Austria History: The First and Second Republic Part I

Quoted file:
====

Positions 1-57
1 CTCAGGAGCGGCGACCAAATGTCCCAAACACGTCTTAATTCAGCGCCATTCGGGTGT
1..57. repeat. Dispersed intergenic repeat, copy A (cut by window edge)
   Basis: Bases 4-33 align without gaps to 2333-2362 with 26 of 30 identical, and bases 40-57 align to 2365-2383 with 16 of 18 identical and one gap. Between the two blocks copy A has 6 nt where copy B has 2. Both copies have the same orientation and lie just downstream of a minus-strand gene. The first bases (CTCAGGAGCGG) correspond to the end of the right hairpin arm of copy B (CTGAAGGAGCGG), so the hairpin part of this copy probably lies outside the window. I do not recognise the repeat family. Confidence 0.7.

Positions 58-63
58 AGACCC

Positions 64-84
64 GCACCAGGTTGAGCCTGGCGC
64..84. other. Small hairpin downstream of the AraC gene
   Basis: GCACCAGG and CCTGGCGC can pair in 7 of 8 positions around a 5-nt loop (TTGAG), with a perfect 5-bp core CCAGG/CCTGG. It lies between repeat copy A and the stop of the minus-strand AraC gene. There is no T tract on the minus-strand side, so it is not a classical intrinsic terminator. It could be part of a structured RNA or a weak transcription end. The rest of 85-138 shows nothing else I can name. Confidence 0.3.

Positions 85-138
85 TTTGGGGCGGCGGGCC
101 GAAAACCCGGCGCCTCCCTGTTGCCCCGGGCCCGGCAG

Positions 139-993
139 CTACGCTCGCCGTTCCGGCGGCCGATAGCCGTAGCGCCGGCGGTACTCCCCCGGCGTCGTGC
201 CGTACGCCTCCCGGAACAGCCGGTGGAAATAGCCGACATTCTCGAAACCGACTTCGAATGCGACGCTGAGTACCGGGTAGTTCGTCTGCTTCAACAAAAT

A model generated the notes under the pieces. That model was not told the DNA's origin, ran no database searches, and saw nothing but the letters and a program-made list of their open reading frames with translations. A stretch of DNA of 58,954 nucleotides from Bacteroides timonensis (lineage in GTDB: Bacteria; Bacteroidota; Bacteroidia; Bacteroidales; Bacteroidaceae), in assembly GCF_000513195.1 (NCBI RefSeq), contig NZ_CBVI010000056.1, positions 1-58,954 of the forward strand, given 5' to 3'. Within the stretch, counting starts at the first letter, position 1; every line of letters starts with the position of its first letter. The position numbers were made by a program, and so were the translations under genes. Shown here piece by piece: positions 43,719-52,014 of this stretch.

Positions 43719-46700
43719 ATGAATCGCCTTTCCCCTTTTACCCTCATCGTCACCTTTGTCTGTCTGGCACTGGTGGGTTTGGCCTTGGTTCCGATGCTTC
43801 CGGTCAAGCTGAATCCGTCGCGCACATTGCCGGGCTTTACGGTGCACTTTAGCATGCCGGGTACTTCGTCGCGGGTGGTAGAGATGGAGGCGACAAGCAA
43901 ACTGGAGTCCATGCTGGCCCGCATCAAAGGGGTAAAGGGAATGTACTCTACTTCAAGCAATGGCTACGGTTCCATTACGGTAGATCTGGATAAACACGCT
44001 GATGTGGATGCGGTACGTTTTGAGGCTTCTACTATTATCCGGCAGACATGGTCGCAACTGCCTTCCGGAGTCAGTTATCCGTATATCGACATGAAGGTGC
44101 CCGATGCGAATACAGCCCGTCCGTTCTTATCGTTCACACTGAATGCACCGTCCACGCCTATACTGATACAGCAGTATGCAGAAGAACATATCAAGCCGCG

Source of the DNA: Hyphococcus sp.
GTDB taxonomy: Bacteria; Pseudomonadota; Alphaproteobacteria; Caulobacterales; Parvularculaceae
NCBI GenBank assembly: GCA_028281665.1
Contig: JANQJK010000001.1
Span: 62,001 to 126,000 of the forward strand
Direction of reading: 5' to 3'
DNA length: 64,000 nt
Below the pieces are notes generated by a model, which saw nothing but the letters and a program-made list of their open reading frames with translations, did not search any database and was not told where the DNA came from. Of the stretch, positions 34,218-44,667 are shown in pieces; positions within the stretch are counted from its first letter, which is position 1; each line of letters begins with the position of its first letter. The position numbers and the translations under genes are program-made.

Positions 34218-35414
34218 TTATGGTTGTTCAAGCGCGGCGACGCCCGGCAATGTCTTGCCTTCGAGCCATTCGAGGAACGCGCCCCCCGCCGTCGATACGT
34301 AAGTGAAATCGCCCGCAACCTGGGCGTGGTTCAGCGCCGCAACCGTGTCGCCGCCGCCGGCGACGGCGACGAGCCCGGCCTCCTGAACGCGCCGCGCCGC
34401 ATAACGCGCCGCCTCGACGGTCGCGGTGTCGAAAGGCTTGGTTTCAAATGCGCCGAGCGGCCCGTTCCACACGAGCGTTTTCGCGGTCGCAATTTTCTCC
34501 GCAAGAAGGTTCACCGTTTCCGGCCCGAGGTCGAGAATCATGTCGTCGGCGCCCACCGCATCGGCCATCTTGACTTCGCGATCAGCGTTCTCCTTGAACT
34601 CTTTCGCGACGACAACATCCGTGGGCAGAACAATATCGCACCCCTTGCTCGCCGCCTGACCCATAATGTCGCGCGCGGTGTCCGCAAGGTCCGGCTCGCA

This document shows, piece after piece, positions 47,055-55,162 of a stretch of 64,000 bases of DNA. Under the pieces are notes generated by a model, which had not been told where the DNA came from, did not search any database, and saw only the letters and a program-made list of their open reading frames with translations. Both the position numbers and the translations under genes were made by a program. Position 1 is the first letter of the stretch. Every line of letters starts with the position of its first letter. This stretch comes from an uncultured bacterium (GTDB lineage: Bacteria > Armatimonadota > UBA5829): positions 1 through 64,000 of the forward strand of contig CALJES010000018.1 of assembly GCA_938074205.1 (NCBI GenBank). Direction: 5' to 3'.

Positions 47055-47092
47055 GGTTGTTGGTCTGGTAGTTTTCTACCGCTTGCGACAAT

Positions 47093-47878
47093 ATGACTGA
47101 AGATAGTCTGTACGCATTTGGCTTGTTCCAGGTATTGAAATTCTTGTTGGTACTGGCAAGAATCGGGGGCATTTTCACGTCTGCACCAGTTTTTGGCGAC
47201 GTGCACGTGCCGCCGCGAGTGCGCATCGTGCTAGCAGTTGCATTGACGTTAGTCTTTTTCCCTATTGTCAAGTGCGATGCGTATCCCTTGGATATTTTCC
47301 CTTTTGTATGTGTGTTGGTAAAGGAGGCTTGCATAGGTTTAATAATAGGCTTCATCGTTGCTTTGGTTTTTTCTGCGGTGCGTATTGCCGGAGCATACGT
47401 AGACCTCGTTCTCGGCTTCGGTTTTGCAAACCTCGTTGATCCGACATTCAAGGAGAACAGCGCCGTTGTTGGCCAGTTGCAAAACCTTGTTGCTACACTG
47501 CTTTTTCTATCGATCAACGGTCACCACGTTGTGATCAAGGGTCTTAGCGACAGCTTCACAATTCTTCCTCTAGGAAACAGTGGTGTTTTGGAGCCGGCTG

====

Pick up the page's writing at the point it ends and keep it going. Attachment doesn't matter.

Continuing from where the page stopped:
Born as a remnant of a process of separation of the non-German populations of the fallen empire, the small Austrian Republic, with its disproportionate capital, fought for two decades against serious constitutional defects and unfavorable external factors. The frail economy withstood the postwar chaos only thanks to financial aid that flowed under the supervision of the League of Nations. When it reached a certain stability (1926), the great world economic crisis occurred, which exploded in Europe precisely due to the bankruptcy of Creditanstalt, the main Austrian bank (May 1931); total disaster was averted, but remained, until the Anschluss , high unemployment. Threatened in the bud (1919) a communist threat, the class struggle flared up anyway, transcending several times a real civil war (1927, 1931) and referring to the two major parties: the Christian-social of M. Mayr, I. Seipel, R. Ramek, conservative (despite the populist varnish) and tendentially authoritarian, with a firm base in the countryside; and the Social Democrat, strong above all in Vienna, but often divided between moderates (K. Renner) and left wing (O. Bauer, J. Deutsch). Both used their own paramilitary formations: the Schutzbund, socialist workers’ militia, and the Heimwehr clerical-fascist, who ended up dominating the Catholic party. This, a majority since 1920, first governed with the support of the Pan-Germanist right and in 1933, under the leadership of the Catholic Chancellor Dollfuss, broke the delay. The Democratic and Federal Constitution of 1920, the work of the famous jurist Kelsen, was repealed; the state assumed a totalitarian and pseudo-corporate form similar to that of fascist Italy; in agreement with Mussolini, the Social Democrats were crushed by force. But the Anschluss, coveted by most in the immediate postwar period and banned by the League of Nations, was already looming on the horizon. According to thesciencetutor, a first Putsch of the Austrian Nazis (July 1934), which led to the assassination of Dollfuss, also failed due to the concentration of Italian troops at the Brenner Pass. Mussolini tied to Hitler after the war in Ethiopia, Austria, now abandoned by France and England, remained easy prey for the Third Reich. A compromise negotiated by Chancellor Schuschnigg, under growing internal and external pressure (1936), slightly delayed Hitler’s ultimatum, who invaded the country without encountering resistance, indeed amid popular enthusiasm (March 12, 1938). Fully incorporated into Germany, Austria became a mere Land . The rebirth took place already in 1945, despite the military occupation by the American, British, French and Soviet, which lasted until 1955, with the division of the country and the capital into four zones. The restoration of the old democratic constitution was followed, in the wake of the first provisional government chaired by Renner, by the stabilization of the alliance between the two large traditional parties, now called popular (Volkspartei) and socialist, with the addition of the communists until 1947. The Second Republic benefited both from the prevalence in the parties of currents willing to constructive cooperation, and from rapid economic development, thanks also to the Marshall Plan. The nationalization of key industries and large banks (1946) remained a firm point. With the Treaty of Vienna of 15 May 1955 Austria regained full independence and proclaimed perpetual neutrality. In 1966, when the Catholics won the majority, the coalition between the popular and the socialists ended. In 1970 the Chancellery passed to the socialists: thus began the long and successful “reign” of Bruno Kreisky, during which Austria experienced stability and prosperity. Despite the defeat in a referendum on the construction of nuclear power plants (1978), Kreisky remained in power until 1983, when by now tired and sick, coinciding with the loss of the absolute parliamentary majority, he handed over to F. Sinowatz., which in 1987 was replaced by Franz Vranitzky, a socialist, at the head of a coalition between socialists and popular: among the programmatic objectives of his government were set, in addition to the reduction of the budget deficit and the modernization of the economy, the protection of the environment (entered the political debate in the 1980s) and electoral reform. In 1986 the People’s K. Waldheim, former Secretary General of the United Nations, was elected President of the Republicin the previous decade: the accusations made against him of participation in war crimes committed by the Nazis in the Balkans between 1942 and facts) caused divisions within the government and a deterioration in international relations. In the political elections of 1990 the socialists (since 1991 social-democrats) regained the relative majority and confirmed the coalition with the popular in a government still led by Vranitzky who, not surprisingly, in July 1991, renewed an apology to the international community for the Austrian co-responsibility in Nazi crimes. When Waldheim’s mandate expired, another popular candidate was elected, T. Klestil (1992), but worrying signs of racism were increasingly being highlighted in Austrian society which, although linked to similar phenomena present in Germany, were fueled by the particular climate in which the country found itself.